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Case in point

PCSTATS is going to divert from our usual crop of fantastically in-depth motherboard reviews and discuss for a moment, the topic of busted consumer electronics.

China is without a doubt the punching bag of the world when it comes to complaining about electronics that prematurely break, but isn’t this because the overwhelming majority of consumer electronics are manufactured in this country? Now a debate on nationalist manufacturing pride is beyond my pay grade and inevitably everyone walks away angry…. so PCSTATS is going side-step that quagmire and simply pose a question to you.

If your consumer electronics break, what’s stopping you from trying to fix it yourself?

Stop, really think about that question for a moment.

In answering that question, go beyond the superficial stuff and distill the problem down to it’s elemental aspects. I think it fundamentally comes down to having the right knowledge, proper tools and resources (in this case, parts).

As an over-simplified example; if your TV remote control stopped working you would remove the batteries, get new ones and make it work again. In this scenario your hands are the tools, the local drug store is your resource for batteries and your knowledge base tells you that once the remote control’s power supply runs down, it’s time to change it.

My point is, even if you only have two of the three fundamental aspects of this problem covered – say; fresh AA batteries and hands to open up the remote control – you can usually solve the third (knowing the batteries need to be changed). If the warranty is expired and the only alternative is the garbage bin, why not try to fix it yourself?


Case in point – The Broken Staples Shredder

A few weeks ago our inexpensive $50-dollar Omnitech OT-EMC7A micro cut paper shredder from Staples.ca gave up the ghost and stopped working. Being out of warranty, I took a stab at fixing the wee beastie.

First I checked the simple things; was it plugged in… was the power button on… was the safety interlock switch triggered by the waste paper basket… was there a visible paper jam? With no issues on all these counts I turned to Google and researched common shredder problems. The most common issues were overheating motors and paper jams in the shred feed sensor. Since it wasn’t overheated, the next step was to look for a paper jam inside the Omnitech OT-EMC7A shredder.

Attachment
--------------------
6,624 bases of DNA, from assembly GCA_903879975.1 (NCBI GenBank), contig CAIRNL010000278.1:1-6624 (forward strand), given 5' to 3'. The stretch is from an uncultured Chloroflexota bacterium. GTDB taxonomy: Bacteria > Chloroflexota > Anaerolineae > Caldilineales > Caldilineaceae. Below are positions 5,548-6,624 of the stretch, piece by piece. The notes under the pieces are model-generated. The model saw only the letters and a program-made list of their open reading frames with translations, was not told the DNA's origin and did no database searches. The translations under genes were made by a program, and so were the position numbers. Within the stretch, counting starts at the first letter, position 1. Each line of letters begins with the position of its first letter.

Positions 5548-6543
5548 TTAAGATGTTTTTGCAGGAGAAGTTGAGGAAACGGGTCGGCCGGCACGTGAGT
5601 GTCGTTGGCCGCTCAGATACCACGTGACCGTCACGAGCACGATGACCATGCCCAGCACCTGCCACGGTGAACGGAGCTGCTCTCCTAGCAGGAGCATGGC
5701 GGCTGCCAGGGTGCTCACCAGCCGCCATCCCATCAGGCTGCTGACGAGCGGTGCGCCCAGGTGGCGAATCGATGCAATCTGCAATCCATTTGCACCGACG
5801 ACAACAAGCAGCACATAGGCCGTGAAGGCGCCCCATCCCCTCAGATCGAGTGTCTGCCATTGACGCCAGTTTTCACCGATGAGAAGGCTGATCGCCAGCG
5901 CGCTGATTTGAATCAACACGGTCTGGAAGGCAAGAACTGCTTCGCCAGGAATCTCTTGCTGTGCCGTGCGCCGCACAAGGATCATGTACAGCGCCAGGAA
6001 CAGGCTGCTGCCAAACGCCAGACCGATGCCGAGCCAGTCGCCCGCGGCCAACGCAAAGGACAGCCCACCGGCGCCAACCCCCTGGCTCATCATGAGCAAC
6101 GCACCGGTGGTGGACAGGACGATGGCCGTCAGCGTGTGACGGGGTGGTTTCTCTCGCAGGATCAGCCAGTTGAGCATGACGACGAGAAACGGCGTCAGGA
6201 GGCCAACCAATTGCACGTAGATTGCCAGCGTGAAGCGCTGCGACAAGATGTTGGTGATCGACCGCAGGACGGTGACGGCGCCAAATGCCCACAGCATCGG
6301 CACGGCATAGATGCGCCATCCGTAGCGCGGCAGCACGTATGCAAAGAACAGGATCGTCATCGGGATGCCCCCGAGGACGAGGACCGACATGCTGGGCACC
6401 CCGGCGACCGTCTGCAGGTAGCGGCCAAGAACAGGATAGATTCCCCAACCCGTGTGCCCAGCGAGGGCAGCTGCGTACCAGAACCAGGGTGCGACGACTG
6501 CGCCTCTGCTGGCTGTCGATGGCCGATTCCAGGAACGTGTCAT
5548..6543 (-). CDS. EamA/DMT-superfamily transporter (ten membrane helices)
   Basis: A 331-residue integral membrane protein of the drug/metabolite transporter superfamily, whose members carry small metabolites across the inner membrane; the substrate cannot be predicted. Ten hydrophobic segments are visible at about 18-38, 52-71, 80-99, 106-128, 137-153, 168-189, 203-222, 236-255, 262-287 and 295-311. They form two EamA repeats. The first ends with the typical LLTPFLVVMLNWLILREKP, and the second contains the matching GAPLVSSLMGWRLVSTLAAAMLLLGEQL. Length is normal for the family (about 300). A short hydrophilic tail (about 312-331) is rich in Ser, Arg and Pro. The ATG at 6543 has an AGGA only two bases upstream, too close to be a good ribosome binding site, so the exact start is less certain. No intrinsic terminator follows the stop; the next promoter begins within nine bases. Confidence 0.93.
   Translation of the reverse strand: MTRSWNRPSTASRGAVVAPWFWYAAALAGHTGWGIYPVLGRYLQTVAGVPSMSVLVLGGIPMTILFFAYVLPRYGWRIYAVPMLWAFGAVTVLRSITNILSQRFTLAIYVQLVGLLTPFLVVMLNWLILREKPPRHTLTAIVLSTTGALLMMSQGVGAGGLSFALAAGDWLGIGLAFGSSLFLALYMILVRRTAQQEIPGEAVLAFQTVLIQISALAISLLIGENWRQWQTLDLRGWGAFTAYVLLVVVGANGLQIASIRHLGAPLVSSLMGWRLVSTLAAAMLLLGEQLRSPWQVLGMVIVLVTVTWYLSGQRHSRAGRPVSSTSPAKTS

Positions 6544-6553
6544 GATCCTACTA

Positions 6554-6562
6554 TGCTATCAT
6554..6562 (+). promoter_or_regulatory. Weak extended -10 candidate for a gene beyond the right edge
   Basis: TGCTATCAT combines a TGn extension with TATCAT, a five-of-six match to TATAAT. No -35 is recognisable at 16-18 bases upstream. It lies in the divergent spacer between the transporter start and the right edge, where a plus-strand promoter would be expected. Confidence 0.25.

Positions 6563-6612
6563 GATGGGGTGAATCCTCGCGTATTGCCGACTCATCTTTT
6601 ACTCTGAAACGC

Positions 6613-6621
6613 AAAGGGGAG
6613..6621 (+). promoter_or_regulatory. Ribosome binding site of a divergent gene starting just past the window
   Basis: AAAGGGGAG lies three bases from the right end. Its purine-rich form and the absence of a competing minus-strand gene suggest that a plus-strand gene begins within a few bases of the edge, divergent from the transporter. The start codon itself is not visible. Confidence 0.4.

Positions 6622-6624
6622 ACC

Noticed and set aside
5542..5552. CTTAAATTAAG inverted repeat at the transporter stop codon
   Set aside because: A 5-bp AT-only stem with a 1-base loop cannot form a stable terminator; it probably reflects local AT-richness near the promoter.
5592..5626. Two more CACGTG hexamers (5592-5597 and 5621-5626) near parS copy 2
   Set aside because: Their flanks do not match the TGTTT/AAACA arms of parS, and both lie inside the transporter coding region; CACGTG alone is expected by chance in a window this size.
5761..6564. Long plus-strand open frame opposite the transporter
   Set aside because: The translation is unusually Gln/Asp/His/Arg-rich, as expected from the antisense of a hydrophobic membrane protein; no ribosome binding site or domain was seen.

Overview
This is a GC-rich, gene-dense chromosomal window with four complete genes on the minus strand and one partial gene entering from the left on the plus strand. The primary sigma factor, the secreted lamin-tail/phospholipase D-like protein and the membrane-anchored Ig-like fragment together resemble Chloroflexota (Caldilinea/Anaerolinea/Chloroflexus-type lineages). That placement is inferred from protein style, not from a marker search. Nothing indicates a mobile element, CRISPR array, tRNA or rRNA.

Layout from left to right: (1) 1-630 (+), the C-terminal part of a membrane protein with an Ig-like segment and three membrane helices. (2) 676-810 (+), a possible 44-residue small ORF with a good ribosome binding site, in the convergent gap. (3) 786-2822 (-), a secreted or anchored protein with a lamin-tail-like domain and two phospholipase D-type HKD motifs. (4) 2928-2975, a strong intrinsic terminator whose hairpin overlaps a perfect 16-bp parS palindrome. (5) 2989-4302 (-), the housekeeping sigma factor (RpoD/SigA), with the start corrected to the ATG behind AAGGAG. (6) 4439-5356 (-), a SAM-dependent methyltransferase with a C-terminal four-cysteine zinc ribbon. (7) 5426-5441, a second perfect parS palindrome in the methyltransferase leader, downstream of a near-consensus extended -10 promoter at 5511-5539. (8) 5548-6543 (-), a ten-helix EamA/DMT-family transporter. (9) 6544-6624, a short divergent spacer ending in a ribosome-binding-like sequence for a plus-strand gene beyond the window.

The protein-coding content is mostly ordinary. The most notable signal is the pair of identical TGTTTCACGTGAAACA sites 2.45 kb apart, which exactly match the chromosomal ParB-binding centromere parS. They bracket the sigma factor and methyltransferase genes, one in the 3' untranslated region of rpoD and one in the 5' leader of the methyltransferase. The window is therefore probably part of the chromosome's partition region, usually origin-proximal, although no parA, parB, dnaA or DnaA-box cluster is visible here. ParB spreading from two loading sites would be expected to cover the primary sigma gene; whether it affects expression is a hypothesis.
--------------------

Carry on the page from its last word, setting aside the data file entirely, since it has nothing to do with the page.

Using a phillips screwdriver the fasteners were removed and the case opened up. A pair of infrared LEDs are used in this shredder by the paper slot to sense when paper is being fed in. These LEDs WERE blocked by scraps of shredded paper so I removed that clutter and used tape to seal up the area so the same issue couldn’t reoccur. Unfortunately this wasn’t the problem. The shredder still didn’t work.


The next step was to check the internal wire harnesses for loose connections. After that failed to resolve the problem, I worked backwards from the power plug (*while unplugged*) to check the functionality of the primary power switch and safety interlock switch with a simple continuity test. Both worked fine.


Inside Omnitech’s OT-EMC7A shredder is a small circuit board behind the top switches and a medium sized circuit board with an integrated circuit, a fuse and some relays and assorted electronic bric a brac. I’m far from an expert in electronics so anything beyond checking the continuity of the fuse is usually a challenge. The fuse was okay. Drat.

Up until this point I knew what I was doing. Moving forward I relied on what little I remembered from school electronics classes, the ability to use Google to find information and a $10 digital multimeter.


The problem as it stood, was this – when power was turned on and paper fed in, the motor did not work and the shredder’s LED status light did not illuminate. As the shredder chassis was open, I could clearly see the TZ-7040M12 high torque motor inside it was rated for 120V/60Hz AC. Given this, I surmised that the medium circuit board was the ‘logic’ for the shredder and that two relays on this circuit board switched the 120v mains power to the motor on and off. ( Incidently, I also checked to see if the motor’s rotor was jammed due to blockage or seized bearings, it was fine. On the side of the motor was small Klixon thermal fuse – another potential switch blocking the motor from powering up – a quick continuity check proved it good. )